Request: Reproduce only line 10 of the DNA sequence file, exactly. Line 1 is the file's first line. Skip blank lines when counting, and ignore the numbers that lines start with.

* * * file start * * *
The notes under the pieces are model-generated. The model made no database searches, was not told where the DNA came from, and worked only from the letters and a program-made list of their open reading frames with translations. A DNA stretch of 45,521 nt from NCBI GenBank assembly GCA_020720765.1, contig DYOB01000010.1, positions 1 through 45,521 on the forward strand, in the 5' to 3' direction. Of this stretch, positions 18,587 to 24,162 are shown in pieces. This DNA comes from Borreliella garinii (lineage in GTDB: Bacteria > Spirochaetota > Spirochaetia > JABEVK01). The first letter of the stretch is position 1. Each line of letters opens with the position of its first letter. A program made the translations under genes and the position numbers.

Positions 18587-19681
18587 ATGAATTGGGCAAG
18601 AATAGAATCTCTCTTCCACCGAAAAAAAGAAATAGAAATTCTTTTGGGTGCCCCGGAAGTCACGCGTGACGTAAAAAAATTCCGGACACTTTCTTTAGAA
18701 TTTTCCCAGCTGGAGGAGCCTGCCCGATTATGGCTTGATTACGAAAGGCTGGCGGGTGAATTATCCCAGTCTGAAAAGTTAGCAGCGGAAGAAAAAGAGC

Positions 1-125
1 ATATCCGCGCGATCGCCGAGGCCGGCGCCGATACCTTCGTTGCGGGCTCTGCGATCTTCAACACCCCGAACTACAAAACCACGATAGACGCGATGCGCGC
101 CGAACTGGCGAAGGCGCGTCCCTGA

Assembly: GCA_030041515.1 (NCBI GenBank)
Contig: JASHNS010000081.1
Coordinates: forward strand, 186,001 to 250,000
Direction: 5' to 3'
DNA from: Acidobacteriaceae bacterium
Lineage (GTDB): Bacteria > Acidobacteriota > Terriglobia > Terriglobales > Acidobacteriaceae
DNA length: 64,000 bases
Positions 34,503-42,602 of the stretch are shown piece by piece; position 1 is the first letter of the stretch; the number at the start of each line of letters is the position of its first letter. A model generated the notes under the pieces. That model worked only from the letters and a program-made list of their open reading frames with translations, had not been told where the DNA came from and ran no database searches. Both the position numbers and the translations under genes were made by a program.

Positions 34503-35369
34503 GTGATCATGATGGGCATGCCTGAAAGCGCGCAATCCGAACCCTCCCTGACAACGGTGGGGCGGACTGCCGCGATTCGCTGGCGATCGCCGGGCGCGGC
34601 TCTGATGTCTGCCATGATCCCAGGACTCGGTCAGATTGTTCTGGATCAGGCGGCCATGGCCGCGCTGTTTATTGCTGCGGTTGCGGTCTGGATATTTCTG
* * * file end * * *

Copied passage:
Contig: JASHNS010000081.1